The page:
Blue Lagoons

November 18, 2014 frvtravel

Text: Ian Lloyd Neubauer Photos: El Nido Resorts

In 1979, a group of Japanese divers sailing the western fringes of the Philippines chanced upon a place of heart-stopping beauty – the Bacuit Archipelago.

Comprising a series of interconnected bays dotted with colossal limestone formations, or karsts, that explode from the sea, this perfect accident of nature created a sanctuary for marine life. Dolphins, turtles and endemic species of reef fish are found here, along with elusive whale sharks and their predatory in-laws.

Four years later the divers returned to set up a diving station on Miniloc Island, the most stunning of the archipelago’s 45 islands. It proved a hit and, in a matter of months, morphed into a low-key resort. The resort at Miniloc Island today is worlds away from bamboo bungalows and outhouses that first appeared here some 15 years ago. Featuring luxuriously appointed cottages that jut out from the sea on stilts and a translucent lagoon that has become the most photographed place in the Philippines, the property’s ‘wow’ factor is off the hook.

But according to the guests who keep coming back here — including the producers of Sweden’s Survivor, who spend one month every year living it up on Miniloc while the cast forage for food on a uninhabited island nearby — it’s worth every cent. Miniloc is an all-inclusive resort where everything except for alcohol and scuba hire are factored into the price: land and sea transfers, three gregarious meals per day, unlimited use of non-motorised watercraft, snorkelling and fishing gear, and a selection of 20 outrigger tours around the archipelago.

Yet it’s the things Miniloc lacks that make it such a hit among honeymooners, nature lovers and the like: noise, television, WiFi, pretentiousness concierges, rowdy guests and personal tipping, which is prohibited to ensure consistency in service. The omissions mean Miniloc only rates as a three-star resort, while its sister property, the swankier Lagen Island Resort, scores a lowly four. But take one look at this award-winning eco-resort and you may start thinking the star-classification system needs an upgrade of its own.

of all the elaborate activities on offer, few compare to the simplest – a half-hour hike through the dense rainforest that carpets Lagen island.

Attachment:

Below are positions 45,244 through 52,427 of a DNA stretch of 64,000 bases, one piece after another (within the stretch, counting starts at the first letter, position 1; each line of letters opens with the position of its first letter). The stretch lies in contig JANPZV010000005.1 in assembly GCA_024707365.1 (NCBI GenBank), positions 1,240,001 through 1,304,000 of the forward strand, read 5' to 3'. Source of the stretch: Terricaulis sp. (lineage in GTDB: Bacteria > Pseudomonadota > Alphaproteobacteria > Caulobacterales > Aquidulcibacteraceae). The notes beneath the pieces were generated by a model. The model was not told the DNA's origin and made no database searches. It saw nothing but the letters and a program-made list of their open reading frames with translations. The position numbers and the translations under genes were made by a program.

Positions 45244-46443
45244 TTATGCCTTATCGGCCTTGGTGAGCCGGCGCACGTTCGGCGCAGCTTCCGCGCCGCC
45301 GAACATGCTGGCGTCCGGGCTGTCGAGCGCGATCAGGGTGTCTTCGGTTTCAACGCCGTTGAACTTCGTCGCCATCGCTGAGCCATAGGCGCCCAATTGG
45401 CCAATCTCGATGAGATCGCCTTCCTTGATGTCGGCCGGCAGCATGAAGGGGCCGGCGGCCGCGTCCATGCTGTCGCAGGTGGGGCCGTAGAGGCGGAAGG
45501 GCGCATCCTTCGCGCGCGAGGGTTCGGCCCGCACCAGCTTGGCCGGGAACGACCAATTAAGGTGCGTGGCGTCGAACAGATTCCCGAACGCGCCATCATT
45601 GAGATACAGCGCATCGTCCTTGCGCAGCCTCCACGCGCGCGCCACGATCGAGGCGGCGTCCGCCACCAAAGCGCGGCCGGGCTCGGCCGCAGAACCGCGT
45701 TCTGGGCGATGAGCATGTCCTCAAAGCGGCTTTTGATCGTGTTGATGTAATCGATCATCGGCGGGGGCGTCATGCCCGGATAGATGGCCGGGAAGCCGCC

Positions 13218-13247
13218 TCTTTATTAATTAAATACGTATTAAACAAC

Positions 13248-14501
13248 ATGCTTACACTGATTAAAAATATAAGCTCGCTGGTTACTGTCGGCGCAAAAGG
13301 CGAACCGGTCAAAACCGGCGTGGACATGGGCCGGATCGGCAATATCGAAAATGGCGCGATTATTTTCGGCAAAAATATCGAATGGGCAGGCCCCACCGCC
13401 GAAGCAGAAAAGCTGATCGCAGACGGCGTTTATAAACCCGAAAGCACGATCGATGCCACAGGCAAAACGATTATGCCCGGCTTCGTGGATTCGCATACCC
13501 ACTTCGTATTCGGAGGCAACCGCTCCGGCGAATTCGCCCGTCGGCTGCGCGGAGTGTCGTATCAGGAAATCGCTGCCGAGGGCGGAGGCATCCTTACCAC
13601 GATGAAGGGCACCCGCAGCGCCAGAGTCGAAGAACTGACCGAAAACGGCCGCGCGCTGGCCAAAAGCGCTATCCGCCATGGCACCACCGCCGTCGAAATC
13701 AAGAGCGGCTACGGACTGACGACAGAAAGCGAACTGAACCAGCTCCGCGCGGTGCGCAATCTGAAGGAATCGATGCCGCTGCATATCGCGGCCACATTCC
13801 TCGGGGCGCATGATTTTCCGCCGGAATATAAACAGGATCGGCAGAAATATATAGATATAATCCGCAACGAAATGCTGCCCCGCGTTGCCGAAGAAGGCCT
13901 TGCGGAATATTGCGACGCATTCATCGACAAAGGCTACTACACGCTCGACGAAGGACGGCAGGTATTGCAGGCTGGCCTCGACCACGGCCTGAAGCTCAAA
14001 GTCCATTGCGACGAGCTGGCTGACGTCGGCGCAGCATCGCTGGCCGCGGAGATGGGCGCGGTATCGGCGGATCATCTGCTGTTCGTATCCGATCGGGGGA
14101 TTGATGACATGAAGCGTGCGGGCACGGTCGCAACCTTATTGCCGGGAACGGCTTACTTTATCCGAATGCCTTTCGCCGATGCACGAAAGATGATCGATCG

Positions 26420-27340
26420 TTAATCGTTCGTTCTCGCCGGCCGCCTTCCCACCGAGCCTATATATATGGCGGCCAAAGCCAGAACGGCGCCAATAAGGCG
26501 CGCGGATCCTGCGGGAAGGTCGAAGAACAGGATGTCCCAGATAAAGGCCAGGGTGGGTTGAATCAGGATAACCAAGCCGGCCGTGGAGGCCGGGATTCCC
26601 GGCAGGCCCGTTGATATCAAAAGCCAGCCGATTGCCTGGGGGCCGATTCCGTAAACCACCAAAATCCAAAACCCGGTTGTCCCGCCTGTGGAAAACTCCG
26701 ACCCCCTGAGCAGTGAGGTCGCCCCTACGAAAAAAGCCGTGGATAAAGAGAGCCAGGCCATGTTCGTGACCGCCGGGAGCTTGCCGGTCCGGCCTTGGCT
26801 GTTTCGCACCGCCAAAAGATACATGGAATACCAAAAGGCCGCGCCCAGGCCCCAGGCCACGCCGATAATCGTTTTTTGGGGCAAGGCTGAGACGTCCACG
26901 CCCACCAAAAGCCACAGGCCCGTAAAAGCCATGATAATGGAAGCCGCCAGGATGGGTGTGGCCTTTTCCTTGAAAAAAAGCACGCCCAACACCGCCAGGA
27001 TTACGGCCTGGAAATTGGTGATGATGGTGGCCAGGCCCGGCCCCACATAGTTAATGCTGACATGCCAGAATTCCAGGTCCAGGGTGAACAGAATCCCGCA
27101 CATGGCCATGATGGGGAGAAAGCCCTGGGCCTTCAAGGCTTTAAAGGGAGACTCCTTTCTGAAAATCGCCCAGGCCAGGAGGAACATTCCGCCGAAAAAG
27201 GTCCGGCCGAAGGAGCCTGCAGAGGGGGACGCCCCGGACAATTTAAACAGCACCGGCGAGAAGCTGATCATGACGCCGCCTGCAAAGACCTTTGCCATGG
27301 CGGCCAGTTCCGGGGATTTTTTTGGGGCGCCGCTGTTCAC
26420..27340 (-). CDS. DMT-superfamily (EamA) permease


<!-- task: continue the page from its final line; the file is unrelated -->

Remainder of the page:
Perched in a jungle clearing under a limestone ridge hundreds of metres high, Lagen Island Resort is a triumph in the marriage of luxury and nature conservation. A raised walkway from the boathouse-cum-reception circumnavigates a man-made lagoon, at the head of which sits a rustic clubhouse and 25-metre freshwater pool. The visual effect created by three kinds of water — the pool, the lagoon and the mirror-like sea — is surreal, a coalescent of blues that imbues contradictory feelings of grandiosity and wellbeing, egotism and calm.

Click to view slideshow.

Yet what really makes this property shine is the service. Filipinos are kings of hospitality, though the staff at Lagen take it to the extreme. Management makes a point to hire locals only and offers them career advancement, ecological education and supplementary training at Sofitel hotels in Manila and beyond.

“We continually upgrade their skills,” says operations manager Mitzi Cañafranca. “Some of them never finished high school yet they’ve been promoted to management. We get results from this. They are very enthused about their work.” As if on cue, four staff members emerge from the kitchen singing happy birthday at the tops of the voices, one strumming a guitar and another carrying a cake. On the far side of the brasserie, a man embraces and then kisses his wife, who blushes for the attention. By the time they reach the birthday girl, the mariachi’s ranks had more than doubled as staff bolt from other parts of the clubhouse to join the sing-a-long. They did not have to; they wanted to. Which in the world of hospitality, makes all the difference.

El Nido Resorts – the parent company behind the properties on Miniloc and Lagen Islands – invests a substantial chunk of revenue into protecting the Bacuit Archipelago for future generations. Both properties have sewage treatment and desalinisation plants, commercial-grade worm farms and full-time environmental protection officers. All non-recyclable waste is ferried to landfill sites on the mainland and illegal fishing is discouraged by the monitoring of reefs and paying locals to participate in clean-up campaigns.

Lagen and Miniloc Islands feel like ghost towns during the day, as most guests prefer to spend their time exploring the archipelago on guided outrigger tours. Activities include rock climbing and windsurfing on nearby Entalula Islands, picnic lunches on Pangulasian Island, and scuba diving in any of the Bacuit’s countless lagoons and coral reefs, among others. But of all the elaborate activities on offer, few compare to the simplest – a half-hour hike through the dense rainforest that carpets Lagen Island. The trail comes to an end at a turquoise bay, where one can either catch a lift on a speedboat back to the resort or self-drive on a sea kayak. Staff say it’s a twenty-minute paddle back home, but it’s easy to spend hours exploring the karts, taking in the sounds and sights of the subterranean caves, boisterous bird life and Bonsai-like vegetation that grow horizontally from these skyscrapers of the natural world.


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